One of the nicest things about being a blogger is making blogging friends. Kate of High Altitude Gardening instigated my blogging. We'd been friends for several years before the rise of the blogs.
Then I met Cicada, who now goes by her real name Jess, the Bioephemera art and science blogger. I love her artwork and her sense of humor. Her blog can really make me think. She is one smart lady.
Now Kate and I have made e-friends with Iron Needles, who gardens and knits -- and spins and hikes and reads some of my favorite books and has similar views about politics. Today I visited her blog and saw a picture of her cat drinking from the dog's favorite water supply. It's always a shock when one catches the cat in such a position. Cats are supposed to be much too fastidious to drink from toilets. That's the dog's job.
The picture did, however, bring brightly to my mind memories of Brianna and her training of the Engineer.
Brianna came home with me from the pound as an orphan feral kitten. She was frightened of almost everything, especially shoes, but accepted me as her Mommy almost immediately. Perhaps the fact that I was barefoot most of the time helped. The Engineer is also a barefoot person when in the house, so he soon gained her trust and love as well.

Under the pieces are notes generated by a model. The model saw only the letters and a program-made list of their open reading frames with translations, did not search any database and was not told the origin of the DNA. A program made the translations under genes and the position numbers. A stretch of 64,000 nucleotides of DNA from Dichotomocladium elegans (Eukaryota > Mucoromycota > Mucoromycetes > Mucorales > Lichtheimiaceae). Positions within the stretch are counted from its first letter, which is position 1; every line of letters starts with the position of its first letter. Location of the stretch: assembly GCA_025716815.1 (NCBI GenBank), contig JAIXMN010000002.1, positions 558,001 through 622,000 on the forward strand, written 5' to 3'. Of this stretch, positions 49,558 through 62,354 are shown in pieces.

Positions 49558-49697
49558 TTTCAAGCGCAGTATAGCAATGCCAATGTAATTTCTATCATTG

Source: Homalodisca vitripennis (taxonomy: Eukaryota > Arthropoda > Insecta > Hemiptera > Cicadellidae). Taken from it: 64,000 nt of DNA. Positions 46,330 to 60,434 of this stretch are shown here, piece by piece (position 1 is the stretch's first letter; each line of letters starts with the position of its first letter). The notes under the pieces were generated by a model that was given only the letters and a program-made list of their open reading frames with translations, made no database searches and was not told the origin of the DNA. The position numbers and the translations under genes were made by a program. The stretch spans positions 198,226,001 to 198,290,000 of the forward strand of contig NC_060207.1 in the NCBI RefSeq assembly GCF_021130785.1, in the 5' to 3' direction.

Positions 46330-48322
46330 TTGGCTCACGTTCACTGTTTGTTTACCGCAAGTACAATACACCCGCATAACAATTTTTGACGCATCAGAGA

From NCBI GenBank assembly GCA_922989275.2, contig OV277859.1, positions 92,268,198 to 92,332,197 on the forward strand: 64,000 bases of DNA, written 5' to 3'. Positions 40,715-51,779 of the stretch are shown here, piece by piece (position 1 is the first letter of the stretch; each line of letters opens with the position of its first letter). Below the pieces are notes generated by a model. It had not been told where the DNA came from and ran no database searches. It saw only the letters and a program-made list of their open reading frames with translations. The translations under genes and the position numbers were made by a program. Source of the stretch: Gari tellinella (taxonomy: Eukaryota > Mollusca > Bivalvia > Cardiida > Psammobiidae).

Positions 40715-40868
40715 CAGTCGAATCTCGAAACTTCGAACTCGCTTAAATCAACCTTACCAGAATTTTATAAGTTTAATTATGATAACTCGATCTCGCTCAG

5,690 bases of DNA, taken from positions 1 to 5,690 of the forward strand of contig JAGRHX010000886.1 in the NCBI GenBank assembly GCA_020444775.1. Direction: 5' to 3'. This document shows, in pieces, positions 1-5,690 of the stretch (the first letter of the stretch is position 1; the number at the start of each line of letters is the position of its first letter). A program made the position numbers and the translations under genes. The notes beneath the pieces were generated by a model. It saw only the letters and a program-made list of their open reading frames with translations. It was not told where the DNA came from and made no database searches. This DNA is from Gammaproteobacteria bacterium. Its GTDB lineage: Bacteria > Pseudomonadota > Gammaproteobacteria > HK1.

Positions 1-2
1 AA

Brianna quickly decided upon our sleeping arrangements; she demanded her own pillow laid longwise at the head of the bed between her two humans. If the bed was not made properly, she would pester me until I fixed it to her satisfaction.
She was a kitty who was fascinated by water from the get-go, She loved any flowing faucet, she supervised me in the shower and would hop on in after the water was turned off and the glass doors opened. She had a water fountain drinking dish. When she grew a little bigger and developed into a better jumper, she discovered toilets. They were such lovely large reservoirs of water. I didn't appreciate how much she liked toilets until the day I walked into my bathroom and her little head popped up over the rim. Yes, she was perched inside of the bowl, playing in the water.
That was the day my toilet lid closed forever (unless, of course, the toilet was being put to its intended use.)
The Engineer is a male who, like most males, has a Y-chromosomal aversion to shutting a toilet lid.
Often, during the night, when Bri decided she needed a little exercise, she would play in the Engineer's toilet. When she was done, she would come running back into the bedroom. leap up on the bed on the Engineer's side, and lovingly pat his face on her way back to her own pillow.
This tended to wake him up. So he would wake me up, "The cat got my face wet!"
I would laugh at him and tell him I was glad she'd wiped her paws on him before she got to me.
The Engineer would tell me to make her stop getting him wet.
I told him many, many times that if he shut the lid, he would no longer get his face painted with toilet water in the night.
It took about three months before he internalized that, but his toilet lid remains shut when not in use to this day.
I guess even PhD's can eventually learn new things.